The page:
A Return on Relationship (ROR) is the definitive measurement of success for nonprofits. If you are only focused on the money, you risk completely overlooking the people. Relationships ARE the new currency – honor them, invest in them! It’s a simple quality over quantity shift in strategies, metrics, and measurements of success. Fundraisers must “earn the right to ask for a gift,” and that takes time. An organization that only counts dollars and contacts doesn’t recognize the economic value of retaining both donors and staff. It costs 5X as much to acquire a new donor as it does to keep a current one happy. And it costs an organization over 90% of the salary for every employee turnover. The level of a donor’s support is a reflection of your ability to listen to their wants, needs, and suggestions. ROR has a ‘halo’ effect – it enhances ROI at every level. The better you are at relationships – the better the ROI will be.
Michele Rebeor, Michele M Rebeor Consulting, LLC
I am a teacher-blogger. At my school, we have donors. We try to give them credit by posting an acknowledgment of their donation along with a beautiful graphic and their name in the Yearbook. This makes donors feel appreciated, so they are likely to donate again. Even little acknowledgments will make donors feel appreciated and bolster your relationship again. Relationship marketing is effective, especially if you want future donations.
Janice Wald, Mostly Blogging Academy
Make It Personal
People are asked every day to donate to millions of various charities and causes. Convincing someone to donate to yours requires making a personal connection and demonstrating clearly what previous donations have been able to do for those receiving the funds. For example, if you have an animal rescue, share the story of an animal, the animal’s name, the dire situation that animal was in, how the donations made that rescue possible, and how well that animal is doing now. When people can connect with those being helped by the cause personally, they are more likely to open their wallets.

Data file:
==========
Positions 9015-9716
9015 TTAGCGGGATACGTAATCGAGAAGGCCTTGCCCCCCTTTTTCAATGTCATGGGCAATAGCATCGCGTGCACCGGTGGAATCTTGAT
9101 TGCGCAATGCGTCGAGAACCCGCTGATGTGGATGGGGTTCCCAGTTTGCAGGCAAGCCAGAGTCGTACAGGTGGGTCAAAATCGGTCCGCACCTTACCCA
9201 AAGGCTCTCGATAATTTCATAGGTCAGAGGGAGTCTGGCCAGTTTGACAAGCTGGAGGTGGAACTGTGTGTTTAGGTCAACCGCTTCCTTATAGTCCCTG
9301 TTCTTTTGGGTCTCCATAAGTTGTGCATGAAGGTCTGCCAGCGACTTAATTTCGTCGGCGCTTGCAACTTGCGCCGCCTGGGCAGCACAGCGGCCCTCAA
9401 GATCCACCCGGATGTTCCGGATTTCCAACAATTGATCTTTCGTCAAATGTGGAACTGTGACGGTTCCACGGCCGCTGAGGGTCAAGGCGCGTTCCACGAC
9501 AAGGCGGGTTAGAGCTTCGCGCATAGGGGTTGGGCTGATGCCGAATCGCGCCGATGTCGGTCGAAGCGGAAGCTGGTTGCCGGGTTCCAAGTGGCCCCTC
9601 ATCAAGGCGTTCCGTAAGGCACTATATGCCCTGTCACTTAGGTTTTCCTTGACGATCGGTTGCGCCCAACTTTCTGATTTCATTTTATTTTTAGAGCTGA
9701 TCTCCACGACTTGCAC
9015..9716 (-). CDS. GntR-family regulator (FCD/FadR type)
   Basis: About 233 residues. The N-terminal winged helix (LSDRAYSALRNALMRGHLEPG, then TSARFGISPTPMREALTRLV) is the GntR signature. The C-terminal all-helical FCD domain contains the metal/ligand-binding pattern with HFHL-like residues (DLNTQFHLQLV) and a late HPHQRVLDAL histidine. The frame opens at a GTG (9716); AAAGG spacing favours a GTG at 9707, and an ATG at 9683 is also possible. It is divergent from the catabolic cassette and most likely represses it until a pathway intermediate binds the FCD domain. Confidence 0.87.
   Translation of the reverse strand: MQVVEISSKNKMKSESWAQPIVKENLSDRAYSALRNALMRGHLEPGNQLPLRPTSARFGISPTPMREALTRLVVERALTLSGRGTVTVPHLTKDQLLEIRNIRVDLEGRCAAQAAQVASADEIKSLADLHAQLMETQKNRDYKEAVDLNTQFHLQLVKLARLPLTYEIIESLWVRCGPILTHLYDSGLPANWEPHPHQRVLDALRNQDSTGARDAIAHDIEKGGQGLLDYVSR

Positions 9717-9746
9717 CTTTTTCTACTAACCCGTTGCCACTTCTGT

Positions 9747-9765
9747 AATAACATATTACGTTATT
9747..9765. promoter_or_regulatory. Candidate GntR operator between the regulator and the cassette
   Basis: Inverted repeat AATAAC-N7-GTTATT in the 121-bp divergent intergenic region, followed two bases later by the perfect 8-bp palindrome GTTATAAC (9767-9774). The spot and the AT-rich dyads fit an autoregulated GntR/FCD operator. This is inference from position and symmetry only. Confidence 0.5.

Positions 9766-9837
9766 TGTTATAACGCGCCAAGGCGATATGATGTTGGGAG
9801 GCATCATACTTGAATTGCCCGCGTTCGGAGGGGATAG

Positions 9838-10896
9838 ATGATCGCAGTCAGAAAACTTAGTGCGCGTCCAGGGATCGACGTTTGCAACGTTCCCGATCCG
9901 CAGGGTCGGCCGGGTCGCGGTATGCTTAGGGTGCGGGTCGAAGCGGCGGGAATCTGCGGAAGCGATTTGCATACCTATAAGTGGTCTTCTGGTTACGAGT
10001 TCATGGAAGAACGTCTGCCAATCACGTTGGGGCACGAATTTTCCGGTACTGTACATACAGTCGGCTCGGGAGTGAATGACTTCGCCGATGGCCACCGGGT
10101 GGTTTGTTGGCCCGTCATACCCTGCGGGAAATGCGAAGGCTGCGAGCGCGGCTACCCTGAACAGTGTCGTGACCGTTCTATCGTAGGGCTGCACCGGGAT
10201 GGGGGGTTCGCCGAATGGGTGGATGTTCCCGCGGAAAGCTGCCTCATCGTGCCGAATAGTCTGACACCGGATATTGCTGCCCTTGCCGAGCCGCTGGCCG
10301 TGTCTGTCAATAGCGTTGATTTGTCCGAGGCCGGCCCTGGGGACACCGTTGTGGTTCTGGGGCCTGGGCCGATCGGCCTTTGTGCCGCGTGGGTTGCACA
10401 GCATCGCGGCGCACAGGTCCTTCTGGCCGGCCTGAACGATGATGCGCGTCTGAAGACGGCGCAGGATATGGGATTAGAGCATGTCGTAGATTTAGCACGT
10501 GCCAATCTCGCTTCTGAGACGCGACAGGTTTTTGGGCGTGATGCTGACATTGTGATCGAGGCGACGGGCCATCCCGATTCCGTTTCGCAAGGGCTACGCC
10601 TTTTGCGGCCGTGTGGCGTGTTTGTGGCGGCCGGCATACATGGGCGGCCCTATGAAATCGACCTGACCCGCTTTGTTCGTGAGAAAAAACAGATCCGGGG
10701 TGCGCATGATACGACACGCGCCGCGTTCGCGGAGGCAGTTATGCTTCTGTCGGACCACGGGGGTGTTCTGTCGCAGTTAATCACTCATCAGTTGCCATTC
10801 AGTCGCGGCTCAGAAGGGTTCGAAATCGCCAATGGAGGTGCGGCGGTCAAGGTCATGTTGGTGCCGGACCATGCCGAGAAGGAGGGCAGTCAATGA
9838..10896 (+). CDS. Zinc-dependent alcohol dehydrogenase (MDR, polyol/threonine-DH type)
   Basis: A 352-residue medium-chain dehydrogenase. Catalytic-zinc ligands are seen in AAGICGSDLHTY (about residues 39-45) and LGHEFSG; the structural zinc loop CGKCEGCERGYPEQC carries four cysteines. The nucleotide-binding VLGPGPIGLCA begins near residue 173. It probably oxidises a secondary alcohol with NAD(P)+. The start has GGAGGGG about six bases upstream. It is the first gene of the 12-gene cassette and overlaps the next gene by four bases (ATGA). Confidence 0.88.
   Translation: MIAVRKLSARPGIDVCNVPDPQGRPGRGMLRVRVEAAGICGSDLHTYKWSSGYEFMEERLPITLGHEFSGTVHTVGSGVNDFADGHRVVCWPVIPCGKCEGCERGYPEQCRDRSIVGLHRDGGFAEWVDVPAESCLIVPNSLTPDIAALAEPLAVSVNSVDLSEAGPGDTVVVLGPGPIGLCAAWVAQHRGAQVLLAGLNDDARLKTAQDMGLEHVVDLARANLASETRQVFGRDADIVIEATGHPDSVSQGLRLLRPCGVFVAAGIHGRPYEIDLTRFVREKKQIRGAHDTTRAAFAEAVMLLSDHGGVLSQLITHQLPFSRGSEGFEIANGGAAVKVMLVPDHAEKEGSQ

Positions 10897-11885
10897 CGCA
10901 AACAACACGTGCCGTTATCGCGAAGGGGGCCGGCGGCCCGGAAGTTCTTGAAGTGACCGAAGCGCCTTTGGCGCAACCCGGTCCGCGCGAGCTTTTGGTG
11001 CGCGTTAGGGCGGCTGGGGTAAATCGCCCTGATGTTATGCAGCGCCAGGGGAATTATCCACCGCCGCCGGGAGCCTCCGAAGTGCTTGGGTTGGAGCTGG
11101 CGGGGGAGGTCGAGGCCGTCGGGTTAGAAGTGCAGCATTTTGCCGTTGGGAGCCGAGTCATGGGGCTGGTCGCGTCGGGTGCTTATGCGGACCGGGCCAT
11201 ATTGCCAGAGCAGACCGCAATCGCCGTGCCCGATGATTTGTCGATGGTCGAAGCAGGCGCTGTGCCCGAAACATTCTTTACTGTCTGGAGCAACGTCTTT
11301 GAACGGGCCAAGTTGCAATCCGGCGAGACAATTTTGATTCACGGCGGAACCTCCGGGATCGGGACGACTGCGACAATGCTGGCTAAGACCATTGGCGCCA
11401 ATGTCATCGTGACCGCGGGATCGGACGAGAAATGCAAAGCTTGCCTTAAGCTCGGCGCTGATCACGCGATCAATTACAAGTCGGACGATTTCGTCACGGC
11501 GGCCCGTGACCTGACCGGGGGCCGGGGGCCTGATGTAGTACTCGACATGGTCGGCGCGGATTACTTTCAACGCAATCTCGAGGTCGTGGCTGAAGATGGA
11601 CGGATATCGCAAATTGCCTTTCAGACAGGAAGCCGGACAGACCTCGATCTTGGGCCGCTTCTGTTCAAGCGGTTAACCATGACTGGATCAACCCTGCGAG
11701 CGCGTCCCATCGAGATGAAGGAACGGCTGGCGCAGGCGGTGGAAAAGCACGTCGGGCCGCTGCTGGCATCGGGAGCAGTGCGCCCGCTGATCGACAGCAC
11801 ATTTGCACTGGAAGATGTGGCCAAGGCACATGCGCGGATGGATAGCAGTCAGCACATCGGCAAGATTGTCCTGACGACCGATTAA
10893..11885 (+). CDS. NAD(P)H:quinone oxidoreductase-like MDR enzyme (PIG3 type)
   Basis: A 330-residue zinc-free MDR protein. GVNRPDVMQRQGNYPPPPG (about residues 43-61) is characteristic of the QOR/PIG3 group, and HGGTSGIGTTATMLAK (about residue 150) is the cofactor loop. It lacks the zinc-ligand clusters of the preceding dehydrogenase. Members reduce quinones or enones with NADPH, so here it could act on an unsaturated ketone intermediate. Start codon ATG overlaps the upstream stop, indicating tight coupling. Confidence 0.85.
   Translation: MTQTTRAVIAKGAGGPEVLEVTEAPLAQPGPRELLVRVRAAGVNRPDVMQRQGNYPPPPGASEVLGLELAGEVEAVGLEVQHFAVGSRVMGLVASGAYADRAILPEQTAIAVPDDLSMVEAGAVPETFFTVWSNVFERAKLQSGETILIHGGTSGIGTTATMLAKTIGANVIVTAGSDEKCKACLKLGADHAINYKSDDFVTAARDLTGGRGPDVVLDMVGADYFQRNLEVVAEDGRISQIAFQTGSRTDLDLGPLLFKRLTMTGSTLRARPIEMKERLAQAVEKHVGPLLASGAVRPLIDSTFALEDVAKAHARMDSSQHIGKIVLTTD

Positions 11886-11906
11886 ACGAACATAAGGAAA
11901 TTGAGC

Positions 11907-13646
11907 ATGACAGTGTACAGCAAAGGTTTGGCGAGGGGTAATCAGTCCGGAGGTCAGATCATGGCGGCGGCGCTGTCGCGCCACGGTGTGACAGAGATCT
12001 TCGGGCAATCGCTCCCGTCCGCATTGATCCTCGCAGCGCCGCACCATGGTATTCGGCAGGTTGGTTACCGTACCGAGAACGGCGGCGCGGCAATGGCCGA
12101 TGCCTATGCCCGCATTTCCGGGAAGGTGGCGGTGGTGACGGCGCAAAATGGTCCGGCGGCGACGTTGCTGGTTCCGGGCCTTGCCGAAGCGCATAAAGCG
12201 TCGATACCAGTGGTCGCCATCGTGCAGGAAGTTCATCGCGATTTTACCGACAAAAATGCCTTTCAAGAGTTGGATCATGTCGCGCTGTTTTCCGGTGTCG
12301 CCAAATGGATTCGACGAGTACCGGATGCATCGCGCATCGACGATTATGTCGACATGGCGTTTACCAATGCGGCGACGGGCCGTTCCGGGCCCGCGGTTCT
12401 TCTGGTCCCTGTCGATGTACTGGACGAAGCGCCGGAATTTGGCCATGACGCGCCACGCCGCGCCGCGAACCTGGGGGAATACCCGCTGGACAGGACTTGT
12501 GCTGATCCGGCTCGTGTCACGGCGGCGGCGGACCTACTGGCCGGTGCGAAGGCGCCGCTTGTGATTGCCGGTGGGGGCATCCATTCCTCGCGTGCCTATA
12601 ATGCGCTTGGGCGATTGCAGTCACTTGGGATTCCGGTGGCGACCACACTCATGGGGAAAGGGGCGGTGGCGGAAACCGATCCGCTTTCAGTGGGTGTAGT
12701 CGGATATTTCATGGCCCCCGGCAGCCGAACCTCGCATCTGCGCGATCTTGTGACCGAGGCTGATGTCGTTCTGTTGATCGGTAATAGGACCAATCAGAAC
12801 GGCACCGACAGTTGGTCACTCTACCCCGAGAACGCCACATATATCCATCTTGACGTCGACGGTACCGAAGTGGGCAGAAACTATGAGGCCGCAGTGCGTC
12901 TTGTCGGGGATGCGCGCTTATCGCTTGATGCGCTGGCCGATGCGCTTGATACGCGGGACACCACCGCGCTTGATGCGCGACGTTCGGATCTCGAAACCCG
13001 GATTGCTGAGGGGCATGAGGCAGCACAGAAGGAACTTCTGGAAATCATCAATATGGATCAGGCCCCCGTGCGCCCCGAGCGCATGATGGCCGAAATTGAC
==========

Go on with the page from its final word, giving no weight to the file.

Danielle Lindner, Children’s Author and Parenting Coach
Know Their Why
When someone donates, it’s more than likely they have a connection with your cause — whether personal or professional. But there’s often more to it than that. What made them donate to your nonprofit over any other operating in the same area? For companies, it may be the exposure they gain from being listed as one of your donors — and that’s okay! Understanding their real motives will let you develop the relationship in the right direction long term.
Amanda Napitu, Dentaly
Keep Up Your Inbox
A good way to cultivate relationships with donors as a non-profit (and any business for that matter) is to be active in your response to these individuals. There’s nothing worse than waiting a long time for a reply and having whatever process you’re dealing with be delayed unnecessarily. When you reply quickly, it shows your donors that you care and will help you to build a strong relationship with them. If you’re not active in responding and communicating with them, they’re likely going to lose interest in your business because it’ll seem like you don’t care as much as you should, and you’re going to start losing donors. You need to take care of your donors and make sure that you can build on the relationship that you have with them.
Tarah Darge, Time to Reply
Using social media such as LinkedIn allows your company to build out your professional platform and network with potential donors. You can leverage your Linkedin profile as a portfolio to market to future prospects. During the course of your business relationships and partnerships, you can share the development of your clients since signing on with you. This will serve as a networking tool for securing more business opportunities and will continually positively reinforce itself.
Roy Ferman, Seek Capital